• Scenario type 4: implement immediate short term measures and shield the radioactive inventory with bulk material, e. g. sand, in order to optimise and to stabilise the present Ukritiye before implementing a light shelter for confinement and for an early or deferred removal.
    • Scenario type 5: implement immediate short term measures and shield the radioactive inventory with cementitious fill in order to optimise and stabilise the present Ukritiye, before implementing a light shelter for confinement (if needed) and to proceed to early or deferred removal.
  • Development of design criteria: this task was covered by a separate contract to a western regulatory Body. However, the contractor prepared a statement of the key safety principles that would underpin the safety objectives.
  • Development of Scenario n.2, 3b and 5. The following was analysed:
    • The work necessary to improve the existing monitoring equipment of the state of the Ukritiye, including the condition of the structure and foundations, seismicity at the site and in the region, the fuel containing masses (including criticality monitoring), the water level inside and outside the structure, the risk of fire and the spread of radioactive contamination.
    • The work necessary to prevent, as far as possible, the release of radioactive material (e.g. through stabilisation).
    • The work necessary to contain the release of radioactive material following a structural failure or any other event leading to such release.
  • Technical review and integration of the additional studies and information made available by some US consultants (e.g. on the criticality of the left over fuel, etc.).
  • Cost analysis for all the scenarios, including the monitoring of the Ukritiye, the retrieval of waste and its disposal.

The study identified the following main issues to be solved for a successful cleaning project and provided proposals for their management.

4) Radioactive waste disposal

The costs of the disposal of the radioactive waste from the Ukritiye will dominate all decisions relating to the management of the Chernobyl site. The existing Ukritiye and its surroundings alone amount to some 500,000 cubic meter of radioactive waste, which will require treatment and disposal under strictly controlled conditions. The actual disposal method will depend on the classification of the individual waste packages, and the efficiency of the waste sorting and sentencing will have a substantial effect on the costs. Nevertheless, the total costs for the disposal of these wastes, based on a reasonable assessment of the management technology, will be of the order of billion dollars.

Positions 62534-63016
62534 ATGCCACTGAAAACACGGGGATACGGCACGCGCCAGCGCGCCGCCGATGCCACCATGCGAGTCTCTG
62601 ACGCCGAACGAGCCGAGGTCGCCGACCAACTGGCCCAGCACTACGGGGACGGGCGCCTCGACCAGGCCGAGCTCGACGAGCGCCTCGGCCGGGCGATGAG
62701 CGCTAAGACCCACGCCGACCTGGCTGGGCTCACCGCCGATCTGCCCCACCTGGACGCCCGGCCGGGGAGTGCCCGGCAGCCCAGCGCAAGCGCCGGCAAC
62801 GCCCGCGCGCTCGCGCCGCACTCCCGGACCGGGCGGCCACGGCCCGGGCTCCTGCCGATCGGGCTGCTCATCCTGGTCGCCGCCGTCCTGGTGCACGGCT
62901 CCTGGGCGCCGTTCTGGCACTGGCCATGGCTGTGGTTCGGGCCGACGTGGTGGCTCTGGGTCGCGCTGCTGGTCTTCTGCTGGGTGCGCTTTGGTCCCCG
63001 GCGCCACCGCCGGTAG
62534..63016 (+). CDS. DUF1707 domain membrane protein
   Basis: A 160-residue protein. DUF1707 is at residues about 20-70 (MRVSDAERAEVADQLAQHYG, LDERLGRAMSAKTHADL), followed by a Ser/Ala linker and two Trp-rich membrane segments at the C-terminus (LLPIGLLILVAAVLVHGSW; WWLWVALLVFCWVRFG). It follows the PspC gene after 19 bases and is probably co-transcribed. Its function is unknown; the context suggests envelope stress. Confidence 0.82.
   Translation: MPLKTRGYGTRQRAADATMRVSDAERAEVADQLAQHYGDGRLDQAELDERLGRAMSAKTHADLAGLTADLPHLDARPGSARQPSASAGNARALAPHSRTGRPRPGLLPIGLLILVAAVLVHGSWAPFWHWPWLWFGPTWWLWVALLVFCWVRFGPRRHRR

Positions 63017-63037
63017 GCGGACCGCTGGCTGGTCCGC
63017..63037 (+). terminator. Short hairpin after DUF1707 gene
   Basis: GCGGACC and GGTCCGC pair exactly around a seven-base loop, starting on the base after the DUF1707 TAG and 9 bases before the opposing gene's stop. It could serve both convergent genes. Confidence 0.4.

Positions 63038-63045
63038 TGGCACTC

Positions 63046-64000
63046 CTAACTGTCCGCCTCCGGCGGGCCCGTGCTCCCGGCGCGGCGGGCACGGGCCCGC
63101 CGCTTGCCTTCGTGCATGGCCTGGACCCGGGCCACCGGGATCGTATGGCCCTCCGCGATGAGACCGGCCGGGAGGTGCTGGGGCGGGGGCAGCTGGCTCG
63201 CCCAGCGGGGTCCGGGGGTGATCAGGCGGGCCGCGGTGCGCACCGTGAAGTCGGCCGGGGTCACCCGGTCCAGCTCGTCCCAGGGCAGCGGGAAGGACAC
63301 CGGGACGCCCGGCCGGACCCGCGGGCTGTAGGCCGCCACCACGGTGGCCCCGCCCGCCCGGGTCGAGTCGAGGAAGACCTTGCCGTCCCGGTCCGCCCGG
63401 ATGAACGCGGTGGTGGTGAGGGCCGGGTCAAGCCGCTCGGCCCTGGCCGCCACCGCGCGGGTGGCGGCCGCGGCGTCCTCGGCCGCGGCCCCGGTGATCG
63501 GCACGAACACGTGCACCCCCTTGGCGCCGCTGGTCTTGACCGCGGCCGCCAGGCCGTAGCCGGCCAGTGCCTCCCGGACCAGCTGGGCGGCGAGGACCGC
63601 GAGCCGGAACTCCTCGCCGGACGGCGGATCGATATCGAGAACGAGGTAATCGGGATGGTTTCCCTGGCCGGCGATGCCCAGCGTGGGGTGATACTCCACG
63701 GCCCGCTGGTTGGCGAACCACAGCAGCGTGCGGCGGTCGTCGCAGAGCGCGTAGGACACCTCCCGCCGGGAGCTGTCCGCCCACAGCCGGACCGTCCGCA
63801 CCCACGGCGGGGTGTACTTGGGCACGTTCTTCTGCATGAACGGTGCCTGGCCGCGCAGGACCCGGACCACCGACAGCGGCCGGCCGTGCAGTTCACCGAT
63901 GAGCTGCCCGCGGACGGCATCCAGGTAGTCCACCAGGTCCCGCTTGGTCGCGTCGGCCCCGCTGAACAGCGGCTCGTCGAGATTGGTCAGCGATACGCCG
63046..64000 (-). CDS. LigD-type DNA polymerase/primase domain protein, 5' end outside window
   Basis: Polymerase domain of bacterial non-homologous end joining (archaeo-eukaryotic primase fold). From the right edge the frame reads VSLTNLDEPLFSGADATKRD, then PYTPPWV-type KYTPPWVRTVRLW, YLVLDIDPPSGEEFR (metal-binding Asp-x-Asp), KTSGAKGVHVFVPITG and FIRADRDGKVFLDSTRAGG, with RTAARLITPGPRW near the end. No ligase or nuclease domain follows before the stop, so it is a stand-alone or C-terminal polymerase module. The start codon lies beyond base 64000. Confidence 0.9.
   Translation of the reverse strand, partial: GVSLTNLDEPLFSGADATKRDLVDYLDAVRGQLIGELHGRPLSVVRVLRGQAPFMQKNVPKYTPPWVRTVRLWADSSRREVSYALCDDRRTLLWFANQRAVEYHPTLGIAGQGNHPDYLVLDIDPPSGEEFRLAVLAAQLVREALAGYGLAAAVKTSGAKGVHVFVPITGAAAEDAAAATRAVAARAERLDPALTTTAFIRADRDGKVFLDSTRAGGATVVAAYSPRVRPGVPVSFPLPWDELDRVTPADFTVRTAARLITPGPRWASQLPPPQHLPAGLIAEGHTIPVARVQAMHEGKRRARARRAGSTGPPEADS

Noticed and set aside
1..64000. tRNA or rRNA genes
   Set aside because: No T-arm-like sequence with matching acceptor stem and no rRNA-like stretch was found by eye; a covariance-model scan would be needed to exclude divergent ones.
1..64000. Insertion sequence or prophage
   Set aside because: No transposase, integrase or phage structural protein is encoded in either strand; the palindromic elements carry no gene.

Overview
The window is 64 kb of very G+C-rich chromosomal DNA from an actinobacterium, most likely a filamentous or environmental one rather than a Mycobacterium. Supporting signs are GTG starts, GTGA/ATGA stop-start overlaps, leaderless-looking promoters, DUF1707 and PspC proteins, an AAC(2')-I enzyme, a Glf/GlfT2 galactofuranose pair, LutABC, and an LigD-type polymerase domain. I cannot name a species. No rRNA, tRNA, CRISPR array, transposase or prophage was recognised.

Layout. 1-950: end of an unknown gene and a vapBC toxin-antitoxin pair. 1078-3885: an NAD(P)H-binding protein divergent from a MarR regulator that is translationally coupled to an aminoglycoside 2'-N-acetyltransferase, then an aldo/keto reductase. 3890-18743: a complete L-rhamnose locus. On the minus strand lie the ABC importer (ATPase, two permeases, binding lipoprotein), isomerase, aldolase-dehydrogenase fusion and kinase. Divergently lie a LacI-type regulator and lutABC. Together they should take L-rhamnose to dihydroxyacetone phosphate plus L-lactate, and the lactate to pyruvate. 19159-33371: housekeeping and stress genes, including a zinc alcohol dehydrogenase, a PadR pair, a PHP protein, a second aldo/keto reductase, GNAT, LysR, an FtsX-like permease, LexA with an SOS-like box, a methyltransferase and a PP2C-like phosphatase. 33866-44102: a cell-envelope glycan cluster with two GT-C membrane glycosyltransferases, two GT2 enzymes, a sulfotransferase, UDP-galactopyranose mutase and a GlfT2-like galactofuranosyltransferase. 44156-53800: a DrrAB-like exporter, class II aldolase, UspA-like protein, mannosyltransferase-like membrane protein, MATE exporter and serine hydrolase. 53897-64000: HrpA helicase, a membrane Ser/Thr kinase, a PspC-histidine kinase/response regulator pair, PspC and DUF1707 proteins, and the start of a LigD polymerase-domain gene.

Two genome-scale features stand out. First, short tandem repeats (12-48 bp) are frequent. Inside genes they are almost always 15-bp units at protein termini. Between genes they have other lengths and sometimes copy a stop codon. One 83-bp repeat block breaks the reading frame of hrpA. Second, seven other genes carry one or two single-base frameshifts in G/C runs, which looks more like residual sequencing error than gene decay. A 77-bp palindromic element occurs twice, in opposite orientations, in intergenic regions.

It is therefore essential, in order to minimise the problems for future generations, that the total volume of material involved in any remedial works at the Chernobyl site should be minimised, since all constructions will, to some extent, ultimately become radioactive waste themselves. A delay of about 50 years will allow the heat output from the fuel to decay, so that a specific management route for High Level Waste (HLW) is no more necessary. However, the cost saving is small compared with the cost of dealing with the vast amount of Low and Intermediate Level Waste (LILW) that exists. If a further delay, of some 500 years, is allowed, then the short lived waste (LILW-SL) will have decayed completely and will require a simple management, without remote handling technology, and disposal. The cost savings thus incurred are substantial, ie. 50%: however, there is a serious risk that, if the removal is delayed too long, effective waste sorting will not be possible in practice and all the wastes will have to be classified as long lived (LILW-LL), with an enormous increase in costs (200%).

5) Removal of fuel containing masses

There are two predominant arguments for the removal of the fuel and the fuel containing masses from the Ukritiye.

The first is to satisfy public opinion over the possibility of a criticality event: expert assessments of this have shown that the risk of criticality could only increase by changing the physical conditions of the fuel containing masses. This could involve, for example, the collapse of the internal structures, flooding or major changes in the physical and chemical state of the FCM itself. The problem of flooding is simply, and already, managed by the use of neutron absorbers. Since the fuel now resides in the massive sub-reactor regions of the building, structural collapse leading to a concentration of the masses is inconceivable. If the pessimistic view prevails, that is that the risk of a critical excursion can not be excluded, then it must be recalled that the radiological consequences of such an event would be less than those following a collapse of the Ukritiye.